This Guest paper was retrieved for publication with permission, from the greycampus website. It is copyright to Ankit Rastogi © 2018.
Published here June 2019

Editor's Comments and Introduction  | Section I: Lean Methodology | Removing Waste
The Five Principles of Lean | Introduction to Some Important Lean Tools
Section II: Six Sigma | Section III: Lean Six Sigma
Why is Lean Six Sigma Gaining the Importance in Today's Scenario? | Final Takeaway

Introduction to Some Important Lean Tools

  1. Value Stream Mapping (VSM): As already discussed, VSM helps to identify process wastes and causes of these wastes.
  2. Kaizen: This is a continuous improvement approach focusing on small, small improvements. It involves the commitment towards process improvements of people at lower levels in the organization, facilitated by subordinates and supported by management.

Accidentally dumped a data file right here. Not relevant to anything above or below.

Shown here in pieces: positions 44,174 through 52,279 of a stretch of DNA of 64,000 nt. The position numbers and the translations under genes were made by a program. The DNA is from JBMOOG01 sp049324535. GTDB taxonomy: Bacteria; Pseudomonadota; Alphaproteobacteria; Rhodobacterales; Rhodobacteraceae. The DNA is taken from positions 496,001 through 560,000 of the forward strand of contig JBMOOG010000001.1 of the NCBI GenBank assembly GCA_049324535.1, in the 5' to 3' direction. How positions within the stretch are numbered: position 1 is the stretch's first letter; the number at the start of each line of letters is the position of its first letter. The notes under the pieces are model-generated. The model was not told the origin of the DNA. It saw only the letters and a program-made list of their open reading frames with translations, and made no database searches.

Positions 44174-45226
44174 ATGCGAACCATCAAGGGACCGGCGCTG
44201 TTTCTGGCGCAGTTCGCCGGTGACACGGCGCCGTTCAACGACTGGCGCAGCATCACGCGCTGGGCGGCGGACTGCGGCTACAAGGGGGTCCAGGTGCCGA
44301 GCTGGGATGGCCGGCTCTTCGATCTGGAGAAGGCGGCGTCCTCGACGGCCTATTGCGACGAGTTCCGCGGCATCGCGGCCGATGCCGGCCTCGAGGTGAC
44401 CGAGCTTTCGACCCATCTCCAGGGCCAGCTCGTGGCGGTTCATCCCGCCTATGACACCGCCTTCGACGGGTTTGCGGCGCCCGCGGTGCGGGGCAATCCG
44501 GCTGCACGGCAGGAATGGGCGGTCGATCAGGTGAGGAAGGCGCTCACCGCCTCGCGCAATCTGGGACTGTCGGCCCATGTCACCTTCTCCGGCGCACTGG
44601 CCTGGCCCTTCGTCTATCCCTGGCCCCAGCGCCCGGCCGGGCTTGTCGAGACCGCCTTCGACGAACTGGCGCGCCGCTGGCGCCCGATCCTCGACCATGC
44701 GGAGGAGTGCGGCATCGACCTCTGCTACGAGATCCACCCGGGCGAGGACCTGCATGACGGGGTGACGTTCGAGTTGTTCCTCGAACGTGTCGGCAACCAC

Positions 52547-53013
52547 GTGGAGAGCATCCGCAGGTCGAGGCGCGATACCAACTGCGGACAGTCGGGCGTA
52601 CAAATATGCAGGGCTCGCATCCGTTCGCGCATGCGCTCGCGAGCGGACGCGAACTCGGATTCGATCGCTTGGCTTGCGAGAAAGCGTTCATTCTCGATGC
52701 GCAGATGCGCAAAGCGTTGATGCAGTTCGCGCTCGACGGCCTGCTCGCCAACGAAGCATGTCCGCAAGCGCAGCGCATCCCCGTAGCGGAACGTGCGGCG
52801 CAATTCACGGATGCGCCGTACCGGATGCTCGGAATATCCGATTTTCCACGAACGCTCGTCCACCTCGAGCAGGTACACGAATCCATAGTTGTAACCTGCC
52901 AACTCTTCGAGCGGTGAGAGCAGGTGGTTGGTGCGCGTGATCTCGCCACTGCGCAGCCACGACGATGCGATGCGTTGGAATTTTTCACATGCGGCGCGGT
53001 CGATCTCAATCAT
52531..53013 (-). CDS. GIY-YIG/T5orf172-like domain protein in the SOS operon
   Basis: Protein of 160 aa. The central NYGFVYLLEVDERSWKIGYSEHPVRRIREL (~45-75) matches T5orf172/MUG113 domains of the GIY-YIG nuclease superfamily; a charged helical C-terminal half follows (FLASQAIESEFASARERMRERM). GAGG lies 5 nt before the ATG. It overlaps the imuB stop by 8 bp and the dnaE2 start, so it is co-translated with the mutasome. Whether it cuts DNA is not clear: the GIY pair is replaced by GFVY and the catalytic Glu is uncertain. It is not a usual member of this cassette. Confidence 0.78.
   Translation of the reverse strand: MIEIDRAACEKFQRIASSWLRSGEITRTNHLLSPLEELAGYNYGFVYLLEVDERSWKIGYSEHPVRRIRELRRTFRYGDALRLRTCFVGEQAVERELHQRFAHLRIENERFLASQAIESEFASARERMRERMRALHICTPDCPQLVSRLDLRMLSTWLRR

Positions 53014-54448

3. Just in Time (JIT): This is a pull approach to meet customer demands as and when it arises from a customer.
  4. Single Minute Exchange of Dies (SMED): This improves equipment changeover time. It works on the principle of reducing changeover time to within ten minutes.
  5. Poke Yoke: This is a mistake-proofing device used to alert operators on defects or failures during assembly.
  6. Jidoka (Autonomation): Also known as "intelligent automation". It stops the assembly or production line if a defect occurs.
  7. Heijunka: This introduces the concept of Line Balancing. The aim is to evenly distribute the work load by balancing production lines.
  8. Gemba (Go & See): The aim here is to go to the actual place of work, observe with care the process and executions in real time. Record the observations and then analyze them to find opportunities for improvement and/or find process pitfalls.
  9. Kanban: This is a signal system to manage inventory level. Kanban boards can be displayed and managed to see the current inventory level on a real time basis. It also alerts management's the attention to excessive inventory. Excessive inventory ties up working capital and blocks it from being used productively.

Now let's understand the Six Sigma management approach.

The Five Principles of Lean  The Five Principles of Lean

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